Where one starts out in life affects where one ends

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Unformatted text preview: ir group. Those born into disadvantaged communities cannot be blamed Alan B. Krueger, “The Apple Falls Close to the Tree,” New York Times, 14 November 2002. for the insufficient education they receive in their local public schools and the consequent challenges they face as unskilled job seekers. Where one starts out in life affects where one ends up to a greater degree than our national sense of economic mobility would have us believe. “. . . a child born in the bottom 10 percent of families ranked by income has a 31 percent chance of ending up there as an adult and a 51 percent chance of ending up in the bottom 20 percent, while one born in the top 10 percent has a 30 percent chance of staying there.” Ironically, when one member of a minority group “makes it” and rises to the highest positions in public administration, the judiciary, or the corporate world, that person’s success is taken as evidence that the system is working, that our national values do indeed create an equal playing field and opportunities. But of course, a star performer from any racial or ethnic...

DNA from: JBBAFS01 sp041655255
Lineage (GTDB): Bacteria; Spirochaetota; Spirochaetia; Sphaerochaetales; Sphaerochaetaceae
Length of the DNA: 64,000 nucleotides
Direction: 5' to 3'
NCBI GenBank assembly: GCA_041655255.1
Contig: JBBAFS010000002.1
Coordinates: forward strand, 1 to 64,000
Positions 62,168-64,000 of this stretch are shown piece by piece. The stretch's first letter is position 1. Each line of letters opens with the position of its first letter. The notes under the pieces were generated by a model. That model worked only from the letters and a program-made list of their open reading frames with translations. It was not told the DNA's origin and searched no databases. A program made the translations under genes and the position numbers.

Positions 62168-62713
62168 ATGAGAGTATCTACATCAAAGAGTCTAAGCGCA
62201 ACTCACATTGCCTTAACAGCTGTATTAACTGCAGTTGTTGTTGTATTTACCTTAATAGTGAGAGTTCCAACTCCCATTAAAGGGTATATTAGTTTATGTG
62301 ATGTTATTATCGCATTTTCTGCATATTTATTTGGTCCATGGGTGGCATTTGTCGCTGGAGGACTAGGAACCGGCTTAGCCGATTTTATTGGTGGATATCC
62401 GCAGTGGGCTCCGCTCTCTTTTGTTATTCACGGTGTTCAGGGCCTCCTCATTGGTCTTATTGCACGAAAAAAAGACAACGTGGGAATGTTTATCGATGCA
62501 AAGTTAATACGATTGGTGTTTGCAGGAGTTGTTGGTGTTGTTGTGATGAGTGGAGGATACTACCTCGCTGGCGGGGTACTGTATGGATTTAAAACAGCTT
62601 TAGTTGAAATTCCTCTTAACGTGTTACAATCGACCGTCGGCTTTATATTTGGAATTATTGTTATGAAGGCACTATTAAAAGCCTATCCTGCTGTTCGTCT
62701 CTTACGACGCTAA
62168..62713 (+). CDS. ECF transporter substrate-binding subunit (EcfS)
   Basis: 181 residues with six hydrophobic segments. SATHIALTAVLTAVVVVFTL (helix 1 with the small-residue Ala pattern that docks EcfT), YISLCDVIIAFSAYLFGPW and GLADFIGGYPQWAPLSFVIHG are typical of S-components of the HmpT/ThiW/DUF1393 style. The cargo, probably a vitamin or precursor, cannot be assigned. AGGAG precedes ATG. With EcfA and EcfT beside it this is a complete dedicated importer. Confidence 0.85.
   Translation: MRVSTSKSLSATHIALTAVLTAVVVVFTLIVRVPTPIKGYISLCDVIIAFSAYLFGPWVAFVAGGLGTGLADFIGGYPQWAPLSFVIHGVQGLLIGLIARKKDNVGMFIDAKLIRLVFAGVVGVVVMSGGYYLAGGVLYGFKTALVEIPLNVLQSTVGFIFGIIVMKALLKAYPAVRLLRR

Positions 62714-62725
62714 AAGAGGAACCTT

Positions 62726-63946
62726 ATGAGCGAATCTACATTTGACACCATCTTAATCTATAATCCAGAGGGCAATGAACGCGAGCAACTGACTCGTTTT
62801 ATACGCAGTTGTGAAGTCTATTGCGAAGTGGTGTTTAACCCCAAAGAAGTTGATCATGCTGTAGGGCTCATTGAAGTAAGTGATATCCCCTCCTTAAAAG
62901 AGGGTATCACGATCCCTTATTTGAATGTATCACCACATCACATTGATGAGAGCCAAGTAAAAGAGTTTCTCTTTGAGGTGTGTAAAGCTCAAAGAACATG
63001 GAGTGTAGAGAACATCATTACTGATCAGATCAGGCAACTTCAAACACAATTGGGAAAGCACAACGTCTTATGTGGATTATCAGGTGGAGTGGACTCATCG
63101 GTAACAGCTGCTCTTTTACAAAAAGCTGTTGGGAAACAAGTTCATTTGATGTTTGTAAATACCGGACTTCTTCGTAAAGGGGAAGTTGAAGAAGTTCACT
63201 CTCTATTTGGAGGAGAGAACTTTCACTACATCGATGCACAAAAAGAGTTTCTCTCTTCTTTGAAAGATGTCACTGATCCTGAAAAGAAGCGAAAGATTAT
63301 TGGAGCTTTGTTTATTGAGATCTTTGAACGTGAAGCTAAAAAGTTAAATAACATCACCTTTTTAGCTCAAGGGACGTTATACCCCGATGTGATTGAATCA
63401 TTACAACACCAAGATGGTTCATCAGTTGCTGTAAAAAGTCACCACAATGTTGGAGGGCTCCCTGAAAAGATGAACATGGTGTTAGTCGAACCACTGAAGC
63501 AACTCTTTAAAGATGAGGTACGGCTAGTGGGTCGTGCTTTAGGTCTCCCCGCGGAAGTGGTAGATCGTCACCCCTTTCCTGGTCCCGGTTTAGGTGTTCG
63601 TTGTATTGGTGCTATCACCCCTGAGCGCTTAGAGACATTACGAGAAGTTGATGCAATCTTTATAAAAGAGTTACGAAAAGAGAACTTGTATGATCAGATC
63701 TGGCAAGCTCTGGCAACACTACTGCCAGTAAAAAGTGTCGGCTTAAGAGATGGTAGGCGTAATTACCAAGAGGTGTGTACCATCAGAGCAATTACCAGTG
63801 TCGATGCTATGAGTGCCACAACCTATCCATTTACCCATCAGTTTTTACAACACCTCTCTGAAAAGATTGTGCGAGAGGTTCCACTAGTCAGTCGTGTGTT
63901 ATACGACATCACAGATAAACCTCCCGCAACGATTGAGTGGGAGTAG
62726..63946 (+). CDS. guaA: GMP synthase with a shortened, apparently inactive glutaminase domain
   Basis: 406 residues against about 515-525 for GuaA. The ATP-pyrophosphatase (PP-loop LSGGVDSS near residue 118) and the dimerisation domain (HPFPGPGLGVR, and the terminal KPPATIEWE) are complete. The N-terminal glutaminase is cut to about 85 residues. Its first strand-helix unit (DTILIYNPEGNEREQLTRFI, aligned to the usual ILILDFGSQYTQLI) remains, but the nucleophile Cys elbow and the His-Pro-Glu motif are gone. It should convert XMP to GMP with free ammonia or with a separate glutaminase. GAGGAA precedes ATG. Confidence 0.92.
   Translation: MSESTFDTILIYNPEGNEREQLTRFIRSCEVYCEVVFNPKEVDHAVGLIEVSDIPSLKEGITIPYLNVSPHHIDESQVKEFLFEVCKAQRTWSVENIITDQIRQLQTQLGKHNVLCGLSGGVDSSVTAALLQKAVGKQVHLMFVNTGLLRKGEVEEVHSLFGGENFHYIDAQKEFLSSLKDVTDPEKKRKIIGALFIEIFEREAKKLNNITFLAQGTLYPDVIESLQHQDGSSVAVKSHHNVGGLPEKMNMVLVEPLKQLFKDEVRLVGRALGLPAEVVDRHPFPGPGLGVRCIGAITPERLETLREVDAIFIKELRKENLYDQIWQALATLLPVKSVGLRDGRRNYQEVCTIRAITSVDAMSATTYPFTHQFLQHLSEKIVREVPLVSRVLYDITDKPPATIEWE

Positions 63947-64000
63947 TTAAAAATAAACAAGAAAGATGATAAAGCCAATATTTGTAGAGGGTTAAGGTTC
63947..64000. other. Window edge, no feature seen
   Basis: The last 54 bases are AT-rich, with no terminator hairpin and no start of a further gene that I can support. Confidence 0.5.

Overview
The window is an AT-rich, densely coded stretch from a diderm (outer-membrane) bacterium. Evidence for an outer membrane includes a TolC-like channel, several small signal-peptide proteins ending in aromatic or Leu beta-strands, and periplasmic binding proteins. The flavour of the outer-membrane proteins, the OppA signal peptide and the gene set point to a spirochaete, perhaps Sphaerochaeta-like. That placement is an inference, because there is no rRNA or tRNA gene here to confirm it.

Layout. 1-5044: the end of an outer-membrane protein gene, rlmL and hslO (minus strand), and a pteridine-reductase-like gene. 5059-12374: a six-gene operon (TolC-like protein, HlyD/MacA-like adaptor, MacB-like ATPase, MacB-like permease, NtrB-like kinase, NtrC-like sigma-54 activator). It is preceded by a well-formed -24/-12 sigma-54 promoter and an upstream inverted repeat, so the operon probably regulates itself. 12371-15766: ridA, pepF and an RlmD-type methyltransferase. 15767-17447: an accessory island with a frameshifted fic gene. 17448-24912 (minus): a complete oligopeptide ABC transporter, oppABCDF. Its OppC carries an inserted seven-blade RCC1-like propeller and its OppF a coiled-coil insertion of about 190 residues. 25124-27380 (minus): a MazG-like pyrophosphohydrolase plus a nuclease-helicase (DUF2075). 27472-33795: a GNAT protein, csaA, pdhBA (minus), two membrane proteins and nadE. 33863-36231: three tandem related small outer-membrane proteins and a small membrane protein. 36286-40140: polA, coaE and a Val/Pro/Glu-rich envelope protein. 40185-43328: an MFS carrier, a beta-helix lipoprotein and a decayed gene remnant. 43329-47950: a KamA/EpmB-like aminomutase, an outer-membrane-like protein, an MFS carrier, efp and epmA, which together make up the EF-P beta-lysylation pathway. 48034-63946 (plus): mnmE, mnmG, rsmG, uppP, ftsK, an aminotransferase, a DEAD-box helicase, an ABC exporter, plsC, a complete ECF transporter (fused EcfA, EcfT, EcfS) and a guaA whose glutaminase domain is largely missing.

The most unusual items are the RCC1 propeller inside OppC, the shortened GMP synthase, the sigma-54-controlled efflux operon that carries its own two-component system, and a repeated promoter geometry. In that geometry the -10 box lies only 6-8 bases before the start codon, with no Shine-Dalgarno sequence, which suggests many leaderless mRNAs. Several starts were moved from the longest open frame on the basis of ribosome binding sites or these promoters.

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This document was uploaded on 02/06/2014.

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